My financial adviser gives me a ‘Reasons Why’ report when looking at certain products, which might as well be in Swahili for all I know, as I just do what he suggests. Anyway, here is a pic from a different angle of a one-handed jump, and it encapsulates all that is good about them. A picture is worth a thousand words, and here is what it is saying;
• Going one-handed means you have to move hips back and low to commit your weight to harness and stay in control. This will allow you to do many things in the air.
• Body and rig back lifts the nose of the board to get you height and flying time. The rig’s position also gives you propulsion during this phase of altitude.
• With the hips low and bum down you are in a perfect position to lift the tail, which is de rigueur for many good jumps. Having your tail up will make the jump feel and look bigger and get the wind under the board. Yep, even more propulsion!
• From your rearward position you are able to steer and scissor the nose off, just like at the end of a tack – because you know all about those, don’t you! Getting the nose off means you land in good shape, with momentum and less spin out.
• You can see the big straps facilitating my ability to trim the rail. You take off on your toes and you point your toes in the air to get the wind under your board and look for even more propulsion. [That’s only 201 words. Ed.]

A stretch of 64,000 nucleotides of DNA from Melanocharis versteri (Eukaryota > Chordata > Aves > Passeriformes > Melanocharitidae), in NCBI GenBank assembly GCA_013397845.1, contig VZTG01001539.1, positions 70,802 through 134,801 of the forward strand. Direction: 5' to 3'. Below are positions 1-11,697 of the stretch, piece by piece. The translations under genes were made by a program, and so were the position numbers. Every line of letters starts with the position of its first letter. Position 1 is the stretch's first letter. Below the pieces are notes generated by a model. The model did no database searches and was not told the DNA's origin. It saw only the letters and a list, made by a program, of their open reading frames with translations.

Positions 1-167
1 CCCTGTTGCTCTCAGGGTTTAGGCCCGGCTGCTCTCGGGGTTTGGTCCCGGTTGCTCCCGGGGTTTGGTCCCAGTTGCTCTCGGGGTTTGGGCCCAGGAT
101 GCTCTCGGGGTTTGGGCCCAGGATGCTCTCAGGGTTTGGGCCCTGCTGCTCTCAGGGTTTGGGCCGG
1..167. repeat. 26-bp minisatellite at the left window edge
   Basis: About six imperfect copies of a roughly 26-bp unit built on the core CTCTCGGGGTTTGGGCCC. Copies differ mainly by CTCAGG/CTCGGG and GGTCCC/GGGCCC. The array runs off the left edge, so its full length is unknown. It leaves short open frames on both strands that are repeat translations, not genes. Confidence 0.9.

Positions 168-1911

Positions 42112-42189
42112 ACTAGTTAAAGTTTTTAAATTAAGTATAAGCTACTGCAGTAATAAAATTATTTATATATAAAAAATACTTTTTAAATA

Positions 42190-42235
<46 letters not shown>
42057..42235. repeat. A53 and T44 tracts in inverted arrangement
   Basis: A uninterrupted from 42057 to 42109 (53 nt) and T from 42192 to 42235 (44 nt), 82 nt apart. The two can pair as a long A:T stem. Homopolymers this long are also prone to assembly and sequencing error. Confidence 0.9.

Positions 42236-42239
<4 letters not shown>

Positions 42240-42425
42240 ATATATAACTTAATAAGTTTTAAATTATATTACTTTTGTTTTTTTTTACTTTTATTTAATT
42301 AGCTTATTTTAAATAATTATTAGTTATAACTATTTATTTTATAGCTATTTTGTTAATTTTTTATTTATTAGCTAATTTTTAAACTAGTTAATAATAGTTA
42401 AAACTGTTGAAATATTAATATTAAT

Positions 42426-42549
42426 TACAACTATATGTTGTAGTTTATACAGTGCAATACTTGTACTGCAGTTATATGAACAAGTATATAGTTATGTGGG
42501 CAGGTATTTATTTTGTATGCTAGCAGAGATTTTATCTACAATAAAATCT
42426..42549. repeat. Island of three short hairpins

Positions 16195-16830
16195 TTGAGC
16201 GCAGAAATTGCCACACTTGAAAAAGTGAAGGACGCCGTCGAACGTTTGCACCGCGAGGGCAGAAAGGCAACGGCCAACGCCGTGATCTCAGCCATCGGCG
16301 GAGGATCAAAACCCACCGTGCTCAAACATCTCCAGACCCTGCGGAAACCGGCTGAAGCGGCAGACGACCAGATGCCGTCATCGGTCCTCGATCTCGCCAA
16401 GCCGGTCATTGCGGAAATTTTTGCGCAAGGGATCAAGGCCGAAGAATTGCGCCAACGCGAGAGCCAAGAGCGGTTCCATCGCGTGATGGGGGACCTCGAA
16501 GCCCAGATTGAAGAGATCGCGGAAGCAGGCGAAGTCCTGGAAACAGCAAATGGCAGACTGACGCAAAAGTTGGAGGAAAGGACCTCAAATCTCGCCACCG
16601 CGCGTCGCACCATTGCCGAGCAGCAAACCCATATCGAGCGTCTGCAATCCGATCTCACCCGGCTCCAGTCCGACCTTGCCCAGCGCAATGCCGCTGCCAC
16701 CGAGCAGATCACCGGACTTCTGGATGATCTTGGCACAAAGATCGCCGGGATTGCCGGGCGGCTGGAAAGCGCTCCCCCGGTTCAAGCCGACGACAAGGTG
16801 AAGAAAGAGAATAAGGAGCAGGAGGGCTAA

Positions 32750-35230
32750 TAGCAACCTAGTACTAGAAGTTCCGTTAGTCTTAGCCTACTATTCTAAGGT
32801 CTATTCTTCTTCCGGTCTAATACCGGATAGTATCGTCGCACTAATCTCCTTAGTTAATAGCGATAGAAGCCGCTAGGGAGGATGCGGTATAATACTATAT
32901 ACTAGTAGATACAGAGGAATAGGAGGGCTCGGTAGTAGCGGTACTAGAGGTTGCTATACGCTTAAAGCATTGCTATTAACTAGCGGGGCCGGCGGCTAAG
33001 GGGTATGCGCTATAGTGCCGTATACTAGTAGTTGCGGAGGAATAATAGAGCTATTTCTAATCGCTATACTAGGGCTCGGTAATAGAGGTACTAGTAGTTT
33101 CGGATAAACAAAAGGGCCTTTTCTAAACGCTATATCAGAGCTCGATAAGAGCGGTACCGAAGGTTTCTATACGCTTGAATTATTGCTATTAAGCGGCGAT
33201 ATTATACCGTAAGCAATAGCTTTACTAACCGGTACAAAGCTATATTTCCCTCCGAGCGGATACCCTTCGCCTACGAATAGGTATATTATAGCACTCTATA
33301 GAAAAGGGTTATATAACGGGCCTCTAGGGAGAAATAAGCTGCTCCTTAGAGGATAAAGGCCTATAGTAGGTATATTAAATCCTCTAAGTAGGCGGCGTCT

Your honour, I rest my case. Release those hands (and your handbrake) from your vice-like grip on the boom and your jumps will reach nirvana.
Skye High….. and Hands Free…
Some words of wisdom from our resident pro…
“Dropping a hand is the easiest way to start pushing your sailing once you have mastered jumping. I used to drop the back hand easily – for tail-grabs and the like – but I always found dropping the front hand a lot more scary. In the end I moved my harness lines forward slightly, which then it made it easier to drop the front hand. Once you have the confidence you can start to move them back a bit.”
This confidence in dropping the front hand starts from doing it while blasting, and is the fastest way to improve your stance and build up to one-handed jumps. John goes on to say that “If you’re going big or vertical and are too upright, a slight gust can see you losing control, so stay down and get below your gear to put yourself in a safer position.”
John doesn’t mind whipping out doubles or big one-handed backies, but he doesn’t like the no-handers. “They scare the crap out of me! I never do them…” Hmmm – seems like he needs to come on a clinic and release the handbrake!
The bottom line is that you have to build up to these hands-free jumps, and the more you do them the more you learn and the more your confidence in this and many other moves will grow.
RRD Boards, Naish Sails and Xcel Wetsuits sponsor John Skye
The conditions in Jeri, Brazil, were medium to slightly underpowered with waist-high ramps, on a 5.2 Ezzy Wave Panther and RRD Wave Twin 90 and 30-inch Flying Objects lines (I’m 6’1” / 186cms). I’d observed where the suitable ramps were and I’d come in, tack, get planing and absorb / pre-jump all the small stuff until I had full speed, in a good bit of constant wind, and launch into a no-hander leaving that fear on the beach.